My rating: 4 of 5 stars
I have spent quite a bit of time in Huntsville, TX, home of executions in Texas. They moved the executions outside the city, but there is a heaviness that hangs in the air on execution day to me. Other people don’t seem to notice. I am not making a political stance. The whole situation is desperately sad. The types of turns your life must take to end up on death row are unimaginable to me. I am grieved for those left in the wake of it on every side.
When I saw this book at the DCA airport, I stared at it for a moment. It’s a novel about a woman who fought for the last suppers of death row inmates. The book is full of plot twists and thoughtful looks into the lives of the inmates and families surrounding them. The story is set in the 1950’s and shows the dark side of racism and the clan.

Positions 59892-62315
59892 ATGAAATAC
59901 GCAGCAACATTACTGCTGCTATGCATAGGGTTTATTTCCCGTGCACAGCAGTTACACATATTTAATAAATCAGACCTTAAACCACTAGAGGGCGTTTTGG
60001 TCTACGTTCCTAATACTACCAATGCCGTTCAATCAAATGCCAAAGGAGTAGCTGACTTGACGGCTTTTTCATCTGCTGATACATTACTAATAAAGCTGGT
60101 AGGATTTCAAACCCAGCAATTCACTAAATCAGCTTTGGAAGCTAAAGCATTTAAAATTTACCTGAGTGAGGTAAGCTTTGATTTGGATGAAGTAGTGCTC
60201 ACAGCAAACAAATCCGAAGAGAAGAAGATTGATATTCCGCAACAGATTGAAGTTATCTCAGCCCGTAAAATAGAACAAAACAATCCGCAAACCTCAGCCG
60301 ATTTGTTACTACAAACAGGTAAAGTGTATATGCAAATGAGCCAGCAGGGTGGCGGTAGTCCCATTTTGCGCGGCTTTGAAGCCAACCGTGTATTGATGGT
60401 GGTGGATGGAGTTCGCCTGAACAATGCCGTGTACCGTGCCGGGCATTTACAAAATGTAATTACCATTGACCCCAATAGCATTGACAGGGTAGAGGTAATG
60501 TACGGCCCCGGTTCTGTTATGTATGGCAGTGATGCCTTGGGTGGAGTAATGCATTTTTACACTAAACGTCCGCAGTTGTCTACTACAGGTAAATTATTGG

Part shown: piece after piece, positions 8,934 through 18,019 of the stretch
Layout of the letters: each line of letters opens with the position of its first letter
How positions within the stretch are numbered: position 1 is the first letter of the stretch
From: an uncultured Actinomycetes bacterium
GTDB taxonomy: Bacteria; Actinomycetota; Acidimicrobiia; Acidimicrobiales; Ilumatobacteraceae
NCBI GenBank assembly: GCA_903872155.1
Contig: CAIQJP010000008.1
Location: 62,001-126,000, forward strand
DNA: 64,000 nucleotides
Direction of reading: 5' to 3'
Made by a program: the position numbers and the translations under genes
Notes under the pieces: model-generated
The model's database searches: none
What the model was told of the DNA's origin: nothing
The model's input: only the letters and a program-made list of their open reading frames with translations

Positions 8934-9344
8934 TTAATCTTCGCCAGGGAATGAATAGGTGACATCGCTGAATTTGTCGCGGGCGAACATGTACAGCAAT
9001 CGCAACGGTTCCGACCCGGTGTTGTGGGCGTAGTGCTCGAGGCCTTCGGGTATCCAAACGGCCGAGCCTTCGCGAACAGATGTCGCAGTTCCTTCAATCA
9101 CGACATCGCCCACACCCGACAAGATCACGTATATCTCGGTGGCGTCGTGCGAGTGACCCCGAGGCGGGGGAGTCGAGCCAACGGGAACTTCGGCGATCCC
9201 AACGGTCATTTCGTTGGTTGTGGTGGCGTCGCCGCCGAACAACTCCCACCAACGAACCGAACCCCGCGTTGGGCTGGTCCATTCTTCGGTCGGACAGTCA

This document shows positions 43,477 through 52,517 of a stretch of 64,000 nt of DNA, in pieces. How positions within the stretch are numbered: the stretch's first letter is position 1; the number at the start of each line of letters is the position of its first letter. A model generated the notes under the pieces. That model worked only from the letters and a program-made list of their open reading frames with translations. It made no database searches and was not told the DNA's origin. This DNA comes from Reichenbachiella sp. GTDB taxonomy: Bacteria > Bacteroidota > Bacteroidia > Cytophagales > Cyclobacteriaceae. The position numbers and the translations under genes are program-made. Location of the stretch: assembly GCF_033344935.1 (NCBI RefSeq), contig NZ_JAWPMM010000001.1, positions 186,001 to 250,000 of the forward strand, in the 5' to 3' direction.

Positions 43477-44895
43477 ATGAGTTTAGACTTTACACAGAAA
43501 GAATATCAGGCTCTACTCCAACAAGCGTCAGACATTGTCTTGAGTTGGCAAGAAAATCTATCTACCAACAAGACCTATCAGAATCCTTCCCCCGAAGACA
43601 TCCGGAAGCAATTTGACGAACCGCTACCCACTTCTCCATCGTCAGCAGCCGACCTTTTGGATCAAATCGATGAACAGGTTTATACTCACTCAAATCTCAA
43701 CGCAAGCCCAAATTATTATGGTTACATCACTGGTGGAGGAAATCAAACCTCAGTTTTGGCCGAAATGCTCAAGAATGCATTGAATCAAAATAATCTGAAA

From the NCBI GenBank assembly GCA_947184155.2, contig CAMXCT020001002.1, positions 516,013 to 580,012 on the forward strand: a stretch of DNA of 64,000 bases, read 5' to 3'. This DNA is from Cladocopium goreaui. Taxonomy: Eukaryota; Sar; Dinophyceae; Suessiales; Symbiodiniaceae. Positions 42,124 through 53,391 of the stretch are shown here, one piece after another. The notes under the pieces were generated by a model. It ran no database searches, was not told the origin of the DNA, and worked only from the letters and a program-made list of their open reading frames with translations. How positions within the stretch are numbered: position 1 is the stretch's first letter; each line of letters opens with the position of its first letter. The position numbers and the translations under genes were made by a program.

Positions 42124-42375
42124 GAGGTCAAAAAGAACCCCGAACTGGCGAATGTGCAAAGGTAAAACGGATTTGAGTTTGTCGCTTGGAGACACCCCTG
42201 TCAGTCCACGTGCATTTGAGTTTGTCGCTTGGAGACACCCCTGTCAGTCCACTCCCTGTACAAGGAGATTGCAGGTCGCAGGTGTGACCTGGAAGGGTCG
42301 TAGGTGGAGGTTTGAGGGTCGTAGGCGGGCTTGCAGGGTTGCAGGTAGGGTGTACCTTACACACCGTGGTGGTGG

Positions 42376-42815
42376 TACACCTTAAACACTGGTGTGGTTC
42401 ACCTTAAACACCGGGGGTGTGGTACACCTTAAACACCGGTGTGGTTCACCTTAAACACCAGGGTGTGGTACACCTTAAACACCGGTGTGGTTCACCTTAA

There is some alluded to sex and murder, but it isn’t overly descriptive. It tells a story I feel could be real. It not only shows you what is likely happening behind the scenes. The gift it gives is the ability to see past the label to the humanity of each person.
I was sitting in my mom’s house watching the news and reading this book. On the news was a story about an execution that day. The man executed was someone I knew growing up. It was a sobering twist to my reading.
View this post on Instagram
Y’all. I’m in Atlanta waiting to board my flight home. I finished the book I brought with me so I had to get a new one. This is a novel about the chef that prepares the last meals of men on death row. It claims to be The Help meets Shawshank Redemption. I’ll let you know. #booksbookstagram #books #thelastsuppers #mandymikulencak #kensingtonfiction
Post a Comment